Ricky Rudd isn't really sure why Joe Gibbs Racing decided to part ways with veteran crew chief Michael "Fatback" McSwain back in July. Rudd really doesn't care, either, he's just grateful that McSwain was looking for work.
Rudd's Wood Brothers Racing team has struggled from the outset in 2004 and things just weren't clicking with Ben Leslie calling the shots. So when the chance to get back with McSwain presented itself, team co-owners Eddie and Len Wood got the deal done, pleasing Rudd.
McSwain started with the Nexel Cup team at Bristol and after just two weeks Rudd's already feeling more comfortable behind the wheel. A 17th-place finish at California Speedway usually wouldn't mean much to the veteran, but this year it's a step in the right direction.
As the Chesapeake, Va., native heads to Richmond -- a track where he and McSwain have run well together in the past -- it's tempting to view Rudd as a contender in Saturday night's Chevy Rock & Roll 400, but that might be putting the cart in front of the horse. Or, in racing terms, a matter of expecting too much out of a car not handcrafted to McSwain's liking.
Each crew chief has certain things they want from a car and construct them accordingly. Cars, though, can't be built overnight, so McSwain is tinkering with the cars currently on hand while building new ones to his specification. Those should be available later this month, but Rudd's optimism isn't surprising.
"The bottom line is that I've got confidence knowing that I can see we've kind of turned the corner," Rudd says. "How quickly we get to where we can start talking about winning races again, I don't know.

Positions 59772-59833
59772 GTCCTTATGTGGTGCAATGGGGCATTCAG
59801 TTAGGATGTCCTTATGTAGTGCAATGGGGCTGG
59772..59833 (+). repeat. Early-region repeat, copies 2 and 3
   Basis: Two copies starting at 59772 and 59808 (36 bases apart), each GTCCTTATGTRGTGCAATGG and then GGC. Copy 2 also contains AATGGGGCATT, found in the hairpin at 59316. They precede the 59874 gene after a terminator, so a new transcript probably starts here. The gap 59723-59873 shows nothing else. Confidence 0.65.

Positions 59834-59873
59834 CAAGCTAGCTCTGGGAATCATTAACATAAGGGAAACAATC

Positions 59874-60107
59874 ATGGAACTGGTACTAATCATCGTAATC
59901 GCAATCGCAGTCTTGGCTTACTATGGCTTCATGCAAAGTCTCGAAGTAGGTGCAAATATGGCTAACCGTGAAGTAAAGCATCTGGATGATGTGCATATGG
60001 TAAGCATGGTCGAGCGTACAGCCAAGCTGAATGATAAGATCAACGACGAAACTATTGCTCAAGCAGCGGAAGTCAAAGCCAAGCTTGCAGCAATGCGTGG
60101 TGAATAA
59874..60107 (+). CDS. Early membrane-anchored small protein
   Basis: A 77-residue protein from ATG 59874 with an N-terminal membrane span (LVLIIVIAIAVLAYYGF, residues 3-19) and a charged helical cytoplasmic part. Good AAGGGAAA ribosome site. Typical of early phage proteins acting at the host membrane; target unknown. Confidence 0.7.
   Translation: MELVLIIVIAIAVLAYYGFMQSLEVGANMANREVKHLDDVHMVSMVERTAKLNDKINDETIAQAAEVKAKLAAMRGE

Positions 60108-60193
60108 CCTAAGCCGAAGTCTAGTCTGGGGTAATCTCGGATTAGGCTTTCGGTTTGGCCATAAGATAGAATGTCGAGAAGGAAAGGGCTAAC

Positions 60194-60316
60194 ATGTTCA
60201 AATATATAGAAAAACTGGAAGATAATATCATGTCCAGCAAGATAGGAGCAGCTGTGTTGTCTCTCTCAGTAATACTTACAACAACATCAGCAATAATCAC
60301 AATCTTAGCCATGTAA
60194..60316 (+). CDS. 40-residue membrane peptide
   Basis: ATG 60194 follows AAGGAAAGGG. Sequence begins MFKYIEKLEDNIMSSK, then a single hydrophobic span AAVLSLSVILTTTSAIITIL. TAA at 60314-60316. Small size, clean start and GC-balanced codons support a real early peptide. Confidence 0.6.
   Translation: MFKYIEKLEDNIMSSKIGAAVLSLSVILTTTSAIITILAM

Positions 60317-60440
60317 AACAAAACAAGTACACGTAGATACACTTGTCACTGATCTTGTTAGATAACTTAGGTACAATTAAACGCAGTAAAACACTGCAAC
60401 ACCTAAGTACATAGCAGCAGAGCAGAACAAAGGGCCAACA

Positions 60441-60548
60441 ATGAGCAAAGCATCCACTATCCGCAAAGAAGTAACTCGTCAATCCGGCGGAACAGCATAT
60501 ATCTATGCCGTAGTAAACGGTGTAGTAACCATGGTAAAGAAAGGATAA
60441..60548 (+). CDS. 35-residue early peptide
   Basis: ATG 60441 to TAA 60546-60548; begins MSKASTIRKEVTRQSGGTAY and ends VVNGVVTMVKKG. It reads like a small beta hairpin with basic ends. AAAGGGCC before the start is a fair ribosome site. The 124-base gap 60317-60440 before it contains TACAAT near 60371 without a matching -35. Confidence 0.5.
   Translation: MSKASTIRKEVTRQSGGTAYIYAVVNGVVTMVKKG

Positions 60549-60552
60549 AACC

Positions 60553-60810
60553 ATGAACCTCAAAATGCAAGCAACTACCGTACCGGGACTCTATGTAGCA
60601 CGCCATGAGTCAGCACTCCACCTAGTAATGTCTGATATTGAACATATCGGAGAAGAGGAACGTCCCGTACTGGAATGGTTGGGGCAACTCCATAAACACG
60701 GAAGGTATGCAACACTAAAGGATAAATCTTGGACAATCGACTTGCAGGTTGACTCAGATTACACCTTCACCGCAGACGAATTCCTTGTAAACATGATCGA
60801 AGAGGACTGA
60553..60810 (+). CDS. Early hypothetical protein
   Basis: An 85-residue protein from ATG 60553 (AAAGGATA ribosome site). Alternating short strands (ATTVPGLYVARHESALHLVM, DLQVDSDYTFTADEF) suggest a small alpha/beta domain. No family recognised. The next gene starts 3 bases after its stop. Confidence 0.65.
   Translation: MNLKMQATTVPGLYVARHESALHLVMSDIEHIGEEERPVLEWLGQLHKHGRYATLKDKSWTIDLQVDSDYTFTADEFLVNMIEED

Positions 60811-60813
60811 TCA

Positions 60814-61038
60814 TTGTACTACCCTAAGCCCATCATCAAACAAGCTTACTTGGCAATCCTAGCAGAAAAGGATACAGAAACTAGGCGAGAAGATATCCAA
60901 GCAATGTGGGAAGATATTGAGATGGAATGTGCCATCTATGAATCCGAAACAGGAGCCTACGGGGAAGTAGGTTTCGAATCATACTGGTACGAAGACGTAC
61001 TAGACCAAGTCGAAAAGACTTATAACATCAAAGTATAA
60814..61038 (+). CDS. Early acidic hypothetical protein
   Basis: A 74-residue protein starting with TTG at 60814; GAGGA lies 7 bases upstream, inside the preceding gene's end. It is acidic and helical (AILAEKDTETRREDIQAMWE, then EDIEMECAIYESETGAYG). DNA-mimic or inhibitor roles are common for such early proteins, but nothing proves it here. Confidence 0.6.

"I don't want to rule out that it could happen [right away] but, realistically, I think we need to start getting top 10s and top 5s and then we'll talk about wins. I don't want to put that pressure on anybody, but I definitely think you'll see an immediate turnaround and we'll be a legitimate top 10 contender -- especially when we get Fatback's cars in the system."
While much of a driver's success depends on the car underneath him, the mental aspect can't be ruled out. Rudd and Leslie never quite developed the chemistry that's immediately evident when Rudd and McSwain get together. Rudd first hired him when he ran his own team, then they moved together to Robert Yates Racing.
That relationship flamed out in 2002, with Rudd heading to the Wood Brothers and McSwain joining Bobby Labonte's team. While McSwain and Labonte won twice last year, Rudd's tenure with the Wood Brothers has been a disappointment thus far. It remains to be seen whether McSwain can get the team to victory lane, but it wouldn't be wise to bet against him.